Can the site be watered and maintained easily?


Is there ever standing water on the site?


Does the site present particular challenges?  If so, note them. (Challenges could include steep slop, deep clay, and invasive plants.)


Does the amount of sunlight on the site support your project goals?  (This question might require plant research.)


Name:  ____________________________________________                   Date:  ________________________________


Sun/Shade Observation


Whether you are planting a garden, trees, or a meadow, it is important to select plants adapted to the amount of sunlight that reaches your site.

Different plants have adapted to grow under different lighting conditions.  Some require Full Sun (at least 6 hours of light) during the growing season for optimal growth.  Some do best in Partial Shade (3-6 hours of direct sunlight).  Others grow well in Shade (less than 3 hours of direct sunlight or filtered light.)

Does your potential site(s) receive sun all day or just for part of the day?  You will perform the following two exercises to determine the amount of light that will reach your site during the growing season.


PART 1. Sun-Shade Estimate

It helps to understand the angle of sunlight that will fall upon your site during the growing season.  Although the sun rises in the east and sets in the west, the positions of the sunrises and sunsets change during the course of a year.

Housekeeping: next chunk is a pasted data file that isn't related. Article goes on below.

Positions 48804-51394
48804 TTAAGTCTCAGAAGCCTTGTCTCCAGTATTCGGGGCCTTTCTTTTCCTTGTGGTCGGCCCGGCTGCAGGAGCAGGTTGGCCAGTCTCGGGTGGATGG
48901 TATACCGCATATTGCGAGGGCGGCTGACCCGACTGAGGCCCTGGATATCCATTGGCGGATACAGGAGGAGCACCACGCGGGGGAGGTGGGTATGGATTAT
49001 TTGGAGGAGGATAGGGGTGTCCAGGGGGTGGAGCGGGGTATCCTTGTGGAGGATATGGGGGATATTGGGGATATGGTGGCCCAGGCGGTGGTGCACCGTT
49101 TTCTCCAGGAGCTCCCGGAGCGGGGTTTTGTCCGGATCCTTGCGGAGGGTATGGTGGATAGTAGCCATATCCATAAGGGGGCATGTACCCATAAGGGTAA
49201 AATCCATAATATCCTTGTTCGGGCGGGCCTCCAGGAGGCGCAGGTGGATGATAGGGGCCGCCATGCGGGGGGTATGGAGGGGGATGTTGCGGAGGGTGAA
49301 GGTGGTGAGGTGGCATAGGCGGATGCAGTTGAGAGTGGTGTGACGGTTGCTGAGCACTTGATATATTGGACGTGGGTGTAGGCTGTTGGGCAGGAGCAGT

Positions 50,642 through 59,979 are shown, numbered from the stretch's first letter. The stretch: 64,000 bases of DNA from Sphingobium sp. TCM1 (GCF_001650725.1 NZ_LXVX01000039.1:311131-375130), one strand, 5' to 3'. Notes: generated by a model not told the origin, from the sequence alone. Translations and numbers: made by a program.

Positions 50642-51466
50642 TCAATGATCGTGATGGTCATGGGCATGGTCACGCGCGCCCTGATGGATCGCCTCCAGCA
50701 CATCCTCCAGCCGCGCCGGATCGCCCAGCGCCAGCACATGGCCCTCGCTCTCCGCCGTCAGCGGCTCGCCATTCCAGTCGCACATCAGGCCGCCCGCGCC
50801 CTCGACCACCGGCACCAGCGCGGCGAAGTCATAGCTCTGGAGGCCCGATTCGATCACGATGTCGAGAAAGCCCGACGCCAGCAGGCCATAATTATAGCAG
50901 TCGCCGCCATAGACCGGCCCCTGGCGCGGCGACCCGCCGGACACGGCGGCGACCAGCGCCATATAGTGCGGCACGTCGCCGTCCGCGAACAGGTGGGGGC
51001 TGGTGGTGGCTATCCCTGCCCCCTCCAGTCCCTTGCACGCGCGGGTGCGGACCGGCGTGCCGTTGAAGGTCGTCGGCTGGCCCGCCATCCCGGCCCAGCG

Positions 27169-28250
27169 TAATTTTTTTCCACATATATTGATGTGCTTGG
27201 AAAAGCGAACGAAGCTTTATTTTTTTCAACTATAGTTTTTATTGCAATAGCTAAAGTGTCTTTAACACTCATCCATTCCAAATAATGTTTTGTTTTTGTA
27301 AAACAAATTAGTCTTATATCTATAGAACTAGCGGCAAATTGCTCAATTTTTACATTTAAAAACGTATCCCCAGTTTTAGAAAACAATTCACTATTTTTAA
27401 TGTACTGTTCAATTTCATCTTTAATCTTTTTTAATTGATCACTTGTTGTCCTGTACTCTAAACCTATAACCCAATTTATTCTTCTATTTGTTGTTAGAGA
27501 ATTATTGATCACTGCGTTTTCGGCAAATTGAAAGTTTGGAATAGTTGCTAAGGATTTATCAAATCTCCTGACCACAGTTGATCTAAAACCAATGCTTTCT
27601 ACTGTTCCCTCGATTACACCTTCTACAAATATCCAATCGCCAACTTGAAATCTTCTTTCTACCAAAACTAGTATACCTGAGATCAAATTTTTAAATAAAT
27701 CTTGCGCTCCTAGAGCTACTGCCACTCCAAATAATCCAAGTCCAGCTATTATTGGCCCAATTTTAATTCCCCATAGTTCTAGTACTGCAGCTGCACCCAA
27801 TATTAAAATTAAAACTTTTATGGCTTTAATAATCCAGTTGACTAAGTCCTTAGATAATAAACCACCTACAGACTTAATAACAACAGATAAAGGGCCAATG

1. From what compass direction does the sun rise in late March? Northeast, East, or Southeast?  ____________________________________________________________
  2. Form what compass direction does the sun rise in late June? Northeast, East, or Southeast?  __________________________________________________________
  3. Where it set in July? ______________________________________________________________
  4. Identify north on your school property. Considering the position of the sun’s path during the summer, do you think your planting site will receive:

PART 2.  Sun-Shade Observation

Pick two (2) times in the morning and at least two (2) times in the afternoon to observe the light conditions on your site(s).  For instance, make morning observations at 9:00 and 11:00 a.m. and afternoon observations at 1:00 and 4:00 p.m.  Do your observations on a sunny day, and record them on the following chart.  (This chart can be used for up to two locations.)



Location 1 Location 2
Note “sun” or “shade” Note “shade if this area will be shaded by trees or buildings during summer. Note “sun” or “shade” Note “shade if this area will be shaded by trees or buildings during summer.



  1. Form your observations, how many hours of sunlight do you estimate your site will receive each day from May through August?
  2. Would some areas of your garden receive less light than others, due to shade from structures?
  3. Based on Exercise 1 and your observations, would you classify this site as Full Sun, Partial Shade, or Shade? Why?